For the first time, the RBI is set to issue inflation-indexed bonds (IIBs). These will debut on 4 June with this grand objective: ‘To protect savings of the poor and middle classes from inflation.’ By definition, such bonds pay their holders an interest rate over and above inflation. The big idea is to win household savings back to financial instruments, money that has been going into gold as an assumed hedge against the rupee’s falling purchasing power. “In principle, it is a very sensible move, as the mechanism protects both the principal and coupon rate from the corrosive effect of inflation,” says Deepak Kapoor, a financial consultant with ADC Legal Services Pvt Ltd.
About Rs 15,000 crore worth of IIBs are slated for issue this financial year. Though aimed at household savers, institutional investors are expected to participate in June’s auction, and this demand will determine their coupon rate.
While sensible, the move is being dubbed a half-measure, as the inflation against which people’s savings would be protected is India’s wholesale rate, the WPI, which usually understates the true cost of living in India. “Linking IIBs with the WPI is more of a political statement by the Government on having ‘tamed’ inflation,” says Professor CS Balasubramaniam of Babasaheb Gawde Institute of Management Studies. In reality, it is always the Consumer Price Index (CPI) that reflects household expenses. In the West, such bonds are usually linked to this index. In India, this difference is significant at this juncture because of a wide gap—of more than 4 percentage points—between the official measures of wholesale and retail inflation. Critics say that India’s WPI-linked IIBs will not save a household its inflationary losses.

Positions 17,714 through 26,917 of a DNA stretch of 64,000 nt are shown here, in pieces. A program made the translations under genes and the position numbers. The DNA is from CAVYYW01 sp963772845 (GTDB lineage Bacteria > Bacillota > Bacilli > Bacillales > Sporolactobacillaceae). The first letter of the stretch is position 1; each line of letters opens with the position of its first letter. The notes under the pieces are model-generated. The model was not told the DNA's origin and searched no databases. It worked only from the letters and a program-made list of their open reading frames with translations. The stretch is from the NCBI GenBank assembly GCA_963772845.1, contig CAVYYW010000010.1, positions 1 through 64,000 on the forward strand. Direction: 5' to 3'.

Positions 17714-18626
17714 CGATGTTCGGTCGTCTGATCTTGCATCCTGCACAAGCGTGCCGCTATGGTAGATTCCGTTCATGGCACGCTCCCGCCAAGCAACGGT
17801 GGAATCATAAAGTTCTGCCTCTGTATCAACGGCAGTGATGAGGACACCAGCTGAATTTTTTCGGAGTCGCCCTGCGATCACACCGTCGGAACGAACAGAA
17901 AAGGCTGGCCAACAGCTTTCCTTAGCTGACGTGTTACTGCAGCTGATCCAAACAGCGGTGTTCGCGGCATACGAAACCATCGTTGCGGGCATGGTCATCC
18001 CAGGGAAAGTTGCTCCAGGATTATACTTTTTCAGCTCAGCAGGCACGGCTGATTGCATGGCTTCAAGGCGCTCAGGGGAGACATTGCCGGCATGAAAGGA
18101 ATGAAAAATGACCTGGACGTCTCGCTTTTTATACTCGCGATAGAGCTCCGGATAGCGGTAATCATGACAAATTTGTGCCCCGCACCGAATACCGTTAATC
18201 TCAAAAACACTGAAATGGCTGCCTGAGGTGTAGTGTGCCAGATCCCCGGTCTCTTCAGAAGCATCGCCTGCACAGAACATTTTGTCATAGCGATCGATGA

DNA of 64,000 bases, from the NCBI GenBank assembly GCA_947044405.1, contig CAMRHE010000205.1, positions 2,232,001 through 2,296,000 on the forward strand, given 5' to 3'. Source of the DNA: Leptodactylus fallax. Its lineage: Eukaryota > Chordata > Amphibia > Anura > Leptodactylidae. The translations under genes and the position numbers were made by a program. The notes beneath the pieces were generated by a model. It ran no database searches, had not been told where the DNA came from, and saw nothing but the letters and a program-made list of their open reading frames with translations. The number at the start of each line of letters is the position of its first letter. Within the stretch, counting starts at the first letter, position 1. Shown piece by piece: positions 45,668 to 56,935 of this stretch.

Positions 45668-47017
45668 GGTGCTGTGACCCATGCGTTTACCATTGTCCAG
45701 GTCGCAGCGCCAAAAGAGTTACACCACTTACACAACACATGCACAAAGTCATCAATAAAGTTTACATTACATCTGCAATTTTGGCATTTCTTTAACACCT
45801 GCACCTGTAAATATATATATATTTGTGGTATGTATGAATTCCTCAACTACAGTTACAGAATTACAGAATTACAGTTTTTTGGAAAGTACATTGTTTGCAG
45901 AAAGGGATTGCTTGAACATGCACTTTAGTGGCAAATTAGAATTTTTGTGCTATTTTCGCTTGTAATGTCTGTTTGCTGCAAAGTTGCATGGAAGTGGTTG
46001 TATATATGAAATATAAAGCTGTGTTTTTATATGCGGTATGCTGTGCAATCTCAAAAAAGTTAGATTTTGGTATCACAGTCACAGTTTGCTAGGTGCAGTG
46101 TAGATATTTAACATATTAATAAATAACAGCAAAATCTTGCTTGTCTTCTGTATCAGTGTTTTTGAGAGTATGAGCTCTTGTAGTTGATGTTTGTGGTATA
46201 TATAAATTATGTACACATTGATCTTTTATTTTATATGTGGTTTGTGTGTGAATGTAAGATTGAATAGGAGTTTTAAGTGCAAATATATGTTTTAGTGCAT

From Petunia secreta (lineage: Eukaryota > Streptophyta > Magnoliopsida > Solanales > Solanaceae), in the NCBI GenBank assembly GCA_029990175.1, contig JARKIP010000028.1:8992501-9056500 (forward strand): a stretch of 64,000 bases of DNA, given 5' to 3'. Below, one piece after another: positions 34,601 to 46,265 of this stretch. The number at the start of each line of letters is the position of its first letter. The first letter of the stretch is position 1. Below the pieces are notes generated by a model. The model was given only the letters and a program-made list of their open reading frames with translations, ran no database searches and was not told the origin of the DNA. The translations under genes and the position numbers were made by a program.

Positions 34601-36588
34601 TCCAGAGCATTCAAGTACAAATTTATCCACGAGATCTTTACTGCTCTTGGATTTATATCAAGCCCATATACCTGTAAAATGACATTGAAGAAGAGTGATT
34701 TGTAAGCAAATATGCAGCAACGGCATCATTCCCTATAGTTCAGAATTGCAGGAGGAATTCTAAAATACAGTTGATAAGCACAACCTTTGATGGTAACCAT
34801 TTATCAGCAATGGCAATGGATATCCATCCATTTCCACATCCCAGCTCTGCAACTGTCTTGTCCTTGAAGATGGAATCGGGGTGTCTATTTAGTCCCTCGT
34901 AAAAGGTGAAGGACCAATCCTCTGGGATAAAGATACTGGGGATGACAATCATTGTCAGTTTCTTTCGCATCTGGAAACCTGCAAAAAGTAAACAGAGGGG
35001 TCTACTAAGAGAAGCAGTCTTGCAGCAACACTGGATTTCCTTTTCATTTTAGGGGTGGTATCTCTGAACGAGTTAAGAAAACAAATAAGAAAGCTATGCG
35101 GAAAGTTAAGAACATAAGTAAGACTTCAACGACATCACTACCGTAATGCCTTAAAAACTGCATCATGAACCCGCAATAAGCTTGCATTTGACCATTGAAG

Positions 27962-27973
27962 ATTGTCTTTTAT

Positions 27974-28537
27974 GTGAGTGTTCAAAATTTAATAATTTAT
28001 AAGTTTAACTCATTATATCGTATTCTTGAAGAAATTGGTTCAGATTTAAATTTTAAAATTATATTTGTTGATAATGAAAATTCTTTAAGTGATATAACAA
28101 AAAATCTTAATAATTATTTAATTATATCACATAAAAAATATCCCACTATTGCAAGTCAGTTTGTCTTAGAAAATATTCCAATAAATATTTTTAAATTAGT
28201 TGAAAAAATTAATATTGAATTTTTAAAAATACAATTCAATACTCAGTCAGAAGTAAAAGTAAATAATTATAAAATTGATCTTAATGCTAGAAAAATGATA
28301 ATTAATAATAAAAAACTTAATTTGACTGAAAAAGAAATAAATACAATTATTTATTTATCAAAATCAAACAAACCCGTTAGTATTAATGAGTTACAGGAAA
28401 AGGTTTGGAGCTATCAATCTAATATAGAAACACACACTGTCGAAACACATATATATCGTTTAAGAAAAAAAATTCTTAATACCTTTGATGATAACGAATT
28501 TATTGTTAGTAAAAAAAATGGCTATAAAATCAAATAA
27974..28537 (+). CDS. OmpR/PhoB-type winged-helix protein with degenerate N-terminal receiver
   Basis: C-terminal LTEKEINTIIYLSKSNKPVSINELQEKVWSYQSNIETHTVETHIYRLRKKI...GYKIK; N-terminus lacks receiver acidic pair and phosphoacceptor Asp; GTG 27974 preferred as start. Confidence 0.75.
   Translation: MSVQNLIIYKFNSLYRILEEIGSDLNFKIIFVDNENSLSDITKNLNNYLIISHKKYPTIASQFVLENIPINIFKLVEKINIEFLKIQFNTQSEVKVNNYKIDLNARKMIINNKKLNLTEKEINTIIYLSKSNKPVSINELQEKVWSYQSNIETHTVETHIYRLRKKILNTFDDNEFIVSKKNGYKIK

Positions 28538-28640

However, others argue that WPI-linked IIBs are the best the country can offer at this point, given that using the CPI would push the Centre’s overall borrowing costs up and worsen its already-burdened finances. Still, the Centre is said to be considering CPI-linked bonds as well.
Another worry is that aam households may not have the cash surpluses needed to invest in IIBs, and so only the financially savvy will buy them. Retail investors may also be put off by the tax they may need to pay on the returns of these bonds. “Some tax incentives should be provided,” says Kapoor. Yet, for all their weaknesses, he adds, IIBs could help India’s bond market get past its infancy phase. At least they are a safe option for the aam aadmi. Unlike chit funds.